Three ways that mentoring programs will be forever changed by COVID-19
By Jean Rhodes
The end of the pandemic may be on the horizon, but its impact on mentoring program practices will be felt well into the future. Sadly, many relationships were disrupted just when youth needed them most. The loss of face-to-face contact was particularly painful as the youth struggled with isolation and anxiety. A hidden “fourth wave” of the pandemic, an epidemic of child mental health problems and educational slides, is underway, the effects of which researchers are only beginning to document. Particularly given the shortage of counselors and other caring professionals in schools and communities, mentors will have a vitally important role to play in the years ahead. Done right–they could help to narrow the service gaps and provide targeted care that makes a difference. Fortunately, some of the practices that emerged out of necessity may help to improve the practice of mentoring. In addition to removing barriers to conversations, the embrace of technology has opened new opportunities that are enabling programs to provide more targeted, evidence-based care. So, here are my predictions:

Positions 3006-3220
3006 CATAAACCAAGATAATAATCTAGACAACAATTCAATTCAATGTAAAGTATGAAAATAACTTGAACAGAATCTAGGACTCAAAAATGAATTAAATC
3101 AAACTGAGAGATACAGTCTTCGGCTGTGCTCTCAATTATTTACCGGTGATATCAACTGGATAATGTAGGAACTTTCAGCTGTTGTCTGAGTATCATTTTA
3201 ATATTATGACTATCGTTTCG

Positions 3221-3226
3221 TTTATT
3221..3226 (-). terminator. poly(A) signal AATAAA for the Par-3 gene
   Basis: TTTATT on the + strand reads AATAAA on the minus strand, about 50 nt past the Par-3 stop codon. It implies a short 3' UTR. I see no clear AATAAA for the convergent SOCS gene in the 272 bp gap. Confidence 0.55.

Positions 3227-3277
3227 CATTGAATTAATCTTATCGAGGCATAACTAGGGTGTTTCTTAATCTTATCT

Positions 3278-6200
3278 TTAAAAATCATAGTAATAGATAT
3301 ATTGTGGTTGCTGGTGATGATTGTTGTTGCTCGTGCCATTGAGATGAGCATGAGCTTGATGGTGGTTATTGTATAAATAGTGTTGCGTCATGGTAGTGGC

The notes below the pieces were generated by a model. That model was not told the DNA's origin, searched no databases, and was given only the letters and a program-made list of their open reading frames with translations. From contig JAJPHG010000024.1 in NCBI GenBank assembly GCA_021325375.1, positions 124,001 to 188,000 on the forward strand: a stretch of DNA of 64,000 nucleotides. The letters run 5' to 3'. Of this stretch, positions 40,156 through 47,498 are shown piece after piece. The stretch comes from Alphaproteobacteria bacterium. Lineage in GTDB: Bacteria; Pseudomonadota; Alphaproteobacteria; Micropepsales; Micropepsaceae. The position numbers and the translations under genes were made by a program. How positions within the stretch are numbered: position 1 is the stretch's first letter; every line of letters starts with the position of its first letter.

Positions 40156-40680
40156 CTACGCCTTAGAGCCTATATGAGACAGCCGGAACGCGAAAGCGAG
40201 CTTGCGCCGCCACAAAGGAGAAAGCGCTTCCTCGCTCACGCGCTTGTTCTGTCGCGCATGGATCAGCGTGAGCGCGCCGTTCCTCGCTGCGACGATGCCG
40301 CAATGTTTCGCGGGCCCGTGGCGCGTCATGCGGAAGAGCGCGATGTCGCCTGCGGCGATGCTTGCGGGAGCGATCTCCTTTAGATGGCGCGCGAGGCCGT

Remote mentoring is here to stay!
Although many programs scrambled at first to provide effective remote mentoring, and it is no substitute for face-to-face connection, it can be an effective adjunct to the meetings, extending the mentoring processes throughout the week with targeted learning and mental health “homework” and services. Indeed even before the pandemic, mentoring programs were exploring ways to leverage effective interventions such as the video courses offered by Khan Academy, or the meditation programs on Headspace, a popular app, as a low-cost, scalable means of providing targeted care. When used consistently, these and other technology-delivered tools offer user-friendly resources that can boost achievement, learn English, and reduce depression anxiety, insomnia, and other struggles that get in the way of learning. Many draw on rigorous prevention and clinical science and offer interactive lessons, quizzes, videos, games, and virtual rewards. By making tutoring and therapy more accessible, these tools are helping to close service gaps and shifting tasks from a limited pool of highly-trained professionals to the many caring adults who are eager to help.